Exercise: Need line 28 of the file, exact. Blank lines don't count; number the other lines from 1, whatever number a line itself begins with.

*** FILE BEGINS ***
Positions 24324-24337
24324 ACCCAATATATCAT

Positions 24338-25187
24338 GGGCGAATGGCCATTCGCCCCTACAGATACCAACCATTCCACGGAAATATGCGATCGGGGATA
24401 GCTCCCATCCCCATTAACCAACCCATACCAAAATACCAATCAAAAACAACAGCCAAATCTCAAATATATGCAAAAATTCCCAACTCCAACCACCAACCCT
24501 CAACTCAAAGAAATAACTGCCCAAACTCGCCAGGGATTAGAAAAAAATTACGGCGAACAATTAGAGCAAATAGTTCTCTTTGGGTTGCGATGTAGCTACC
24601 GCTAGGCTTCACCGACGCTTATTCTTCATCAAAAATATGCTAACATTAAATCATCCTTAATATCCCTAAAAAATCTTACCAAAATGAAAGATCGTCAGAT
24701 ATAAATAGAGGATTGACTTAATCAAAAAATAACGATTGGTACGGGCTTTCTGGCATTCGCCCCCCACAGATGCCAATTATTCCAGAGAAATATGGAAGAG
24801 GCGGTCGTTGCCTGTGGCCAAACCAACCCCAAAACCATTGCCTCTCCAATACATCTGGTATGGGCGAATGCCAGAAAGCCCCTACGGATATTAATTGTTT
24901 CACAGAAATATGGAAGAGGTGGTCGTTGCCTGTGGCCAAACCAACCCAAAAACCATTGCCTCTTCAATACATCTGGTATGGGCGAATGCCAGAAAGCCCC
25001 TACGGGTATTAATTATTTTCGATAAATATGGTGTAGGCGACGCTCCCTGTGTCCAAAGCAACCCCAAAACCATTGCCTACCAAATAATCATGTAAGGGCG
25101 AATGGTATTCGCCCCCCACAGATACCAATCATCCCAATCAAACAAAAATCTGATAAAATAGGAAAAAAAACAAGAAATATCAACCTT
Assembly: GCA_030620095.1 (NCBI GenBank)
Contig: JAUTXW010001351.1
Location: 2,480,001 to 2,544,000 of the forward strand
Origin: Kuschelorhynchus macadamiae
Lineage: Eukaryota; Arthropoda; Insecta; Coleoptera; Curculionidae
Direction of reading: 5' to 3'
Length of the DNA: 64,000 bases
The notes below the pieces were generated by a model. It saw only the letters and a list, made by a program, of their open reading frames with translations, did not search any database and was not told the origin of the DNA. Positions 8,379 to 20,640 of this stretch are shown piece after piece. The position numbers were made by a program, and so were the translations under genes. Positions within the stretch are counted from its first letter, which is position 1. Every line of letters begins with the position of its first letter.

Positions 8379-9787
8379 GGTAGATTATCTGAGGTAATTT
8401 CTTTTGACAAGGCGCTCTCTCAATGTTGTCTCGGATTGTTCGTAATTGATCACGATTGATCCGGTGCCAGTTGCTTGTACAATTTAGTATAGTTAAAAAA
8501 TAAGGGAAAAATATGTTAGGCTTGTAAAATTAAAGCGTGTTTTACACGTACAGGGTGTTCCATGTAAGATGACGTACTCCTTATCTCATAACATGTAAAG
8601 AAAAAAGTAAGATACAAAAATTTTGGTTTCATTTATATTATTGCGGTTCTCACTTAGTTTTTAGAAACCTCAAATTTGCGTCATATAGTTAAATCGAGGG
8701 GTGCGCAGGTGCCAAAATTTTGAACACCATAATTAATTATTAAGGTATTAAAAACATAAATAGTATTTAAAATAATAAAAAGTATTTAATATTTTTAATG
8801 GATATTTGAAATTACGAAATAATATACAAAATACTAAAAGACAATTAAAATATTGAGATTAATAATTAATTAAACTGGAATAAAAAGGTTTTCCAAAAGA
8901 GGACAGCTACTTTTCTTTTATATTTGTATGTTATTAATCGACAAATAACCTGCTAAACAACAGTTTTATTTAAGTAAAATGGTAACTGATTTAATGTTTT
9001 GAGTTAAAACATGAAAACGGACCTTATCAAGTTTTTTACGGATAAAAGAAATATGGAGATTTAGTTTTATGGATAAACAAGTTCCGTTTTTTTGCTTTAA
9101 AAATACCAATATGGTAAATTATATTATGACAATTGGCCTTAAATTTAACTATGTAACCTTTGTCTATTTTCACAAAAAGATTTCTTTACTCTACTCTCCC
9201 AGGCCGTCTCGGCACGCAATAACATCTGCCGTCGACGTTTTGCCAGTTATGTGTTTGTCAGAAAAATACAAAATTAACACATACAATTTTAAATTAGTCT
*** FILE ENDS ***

8901 GGACAGCTACTTTTCTTTTATATTTGTATGTTATTAATCGACAAATAACCTGCTAAACAACAGTTTTATTTAAGTAAAATGGTAACTGATTTAATGTTTT